AK: I’m not sure I’m very balanced! I tend to have a very short fuse for woe-is-me attitudes from those of us furthest from society’s violent cutting edges. At the same time, I recognize that just haranguing people doesn’t change minds or social relations. The reality is there’s lots of reasons for all kinds of people to feel chewed up by the world as it is and white people are absolutely entitled to this too. The problem is that the status quo then pits them against other people who are much more marginalized, oppressed, and exploited even further down the line, rather than giving them a chance to build expansive solidarities. I like to think of my approach as honest and open. I’m here for any conversation that is sincere and comes from a genuine place, even if that means dealing with some pretty self-indulgent and ignorant stuff sometimes. The fact of the matter is that I feel like we don’t have much choice but to do this work. I believe in proactive deradicalization of white people as a necessary step to collective liberation.

I’m so curious about your personal positionalities and how you feel it allows you to do this work.

AK: I identify as an “ambiguously racialized person.” My mom was born in Latvia, my father in Burma. They came to Canada via circuitous routes but they both moved because they had to – my mom was fleeing war and occupation, my father traveling to secure some economic support for family back home. My sister and I were born and raised in Toronto with very little knowledge of our family histories and relations. Because they felt they never did, my parents desperately wanted us to fit in to Canadian society and succeed on its terms. But throughout my life I’ve had encounters with people and social institutions that refuse to see me as white, or as white enough. My last name and the colour of my skin marks me as an outsider, even if almost all of my cultural coordinates come from mainstream settler society. For a long time, especially as a kid, I just wanted to fit in, to pass. As I grew into adulthood, I cared less about passing but also felt dishonest about claiming a more explicitly racialized identity or even claiming my ancestors because by choice and circumstance I’d been estranged from them. Now I feel permanently on the margins in terms of my racialized identity and I’m very comfortable with that. I feel like a provocation to the smug liberal multiculturalism of the Canadian state and I quite enjoy that.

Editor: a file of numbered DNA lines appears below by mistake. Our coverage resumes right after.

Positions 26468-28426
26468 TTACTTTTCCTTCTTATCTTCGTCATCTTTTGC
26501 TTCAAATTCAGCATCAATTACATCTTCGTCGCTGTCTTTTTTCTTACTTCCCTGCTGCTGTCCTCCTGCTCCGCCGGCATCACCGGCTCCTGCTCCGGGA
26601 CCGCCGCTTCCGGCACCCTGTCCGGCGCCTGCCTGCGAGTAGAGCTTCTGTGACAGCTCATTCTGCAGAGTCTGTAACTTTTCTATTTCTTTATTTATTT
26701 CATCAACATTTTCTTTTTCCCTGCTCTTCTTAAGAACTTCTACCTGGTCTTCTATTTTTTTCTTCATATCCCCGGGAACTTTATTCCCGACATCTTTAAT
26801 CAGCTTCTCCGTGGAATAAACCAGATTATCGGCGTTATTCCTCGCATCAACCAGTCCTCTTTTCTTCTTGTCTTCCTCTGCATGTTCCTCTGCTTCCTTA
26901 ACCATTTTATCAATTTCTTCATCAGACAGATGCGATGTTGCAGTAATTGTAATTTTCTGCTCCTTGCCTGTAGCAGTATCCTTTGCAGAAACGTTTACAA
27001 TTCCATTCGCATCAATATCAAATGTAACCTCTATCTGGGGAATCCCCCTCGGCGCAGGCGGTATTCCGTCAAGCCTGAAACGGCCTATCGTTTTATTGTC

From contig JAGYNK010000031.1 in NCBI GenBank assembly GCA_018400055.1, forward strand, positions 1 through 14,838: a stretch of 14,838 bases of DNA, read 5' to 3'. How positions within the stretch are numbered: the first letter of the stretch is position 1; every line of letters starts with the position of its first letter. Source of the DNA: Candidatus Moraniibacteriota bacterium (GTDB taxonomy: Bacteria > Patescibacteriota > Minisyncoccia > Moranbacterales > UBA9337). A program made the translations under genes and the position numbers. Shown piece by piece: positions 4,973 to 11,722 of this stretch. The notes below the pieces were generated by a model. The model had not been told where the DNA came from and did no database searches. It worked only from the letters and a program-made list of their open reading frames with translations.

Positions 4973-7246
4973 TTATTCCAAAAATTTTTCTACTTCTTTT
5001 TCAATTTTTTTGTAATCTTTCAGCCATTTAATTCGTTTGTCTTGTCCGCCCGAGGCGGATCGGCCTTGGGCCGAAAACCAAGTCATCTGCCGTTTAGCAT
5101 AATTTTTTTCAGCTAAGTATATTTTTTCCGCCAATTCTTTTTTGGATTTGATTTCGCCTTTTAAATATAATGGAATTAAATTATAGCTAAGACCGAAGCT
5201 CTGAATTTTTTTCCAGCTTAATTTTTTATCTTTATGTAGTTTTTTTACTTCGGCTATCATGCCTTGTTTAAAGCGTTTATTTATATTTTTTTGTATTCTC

I should also mention that while I grew up “middle class” in terms of my family’s social and cultural coordinates, we struggled financially for a very long time. My mom worked herself to the bone to keep the family afloat and she was also the heart and soul of the household. My father was a wreck, one of circumstance and his own bad choices. When I was young, my mom would talk to me about the world, our family, herself, and so much else. This taught me that conversation can be powerful. It also taught me a lot about care work, discipline, capitalism, patriarchy, and what matters at the end of the day. The work needs to be done, someone has to do it, why shouldn’t it be us?

AP: My ancestors were driven off their lands by British political economic policies that demanded that farmers grow textiles and engage in trade (which was essentially a colonial wealth transfer from India to England) instead of being self-sufficient as we were for thousands of years. This early disaster of colonial and liberal capitalism caused ecological and political-economic fallout such that my hungry ancestors ended up in 19 different colonies across the empire as indentured servants between 1838 – 1917. My lineage ended up in Kairi, misnamed “Trinidad” by the infamous lost Spaniard in 1498, and it was home to Kalinago and Taino peoples, as much of the region was. Indentureship ensured that the arrival of my ancestors put them directly into conflict with recently freed African labourers who were withholding their labour for better working conditions from the plantation owners. We weren’t allowed to leave the plantations without a pass and the colonial government worked hard to prevent opportunities for horizontal solidarities between Africans and South Asians. Africans and South Asians were put into an economic and social structure designed to benefit the economic and social domination of white capitalists by struggling against one another for table scraps.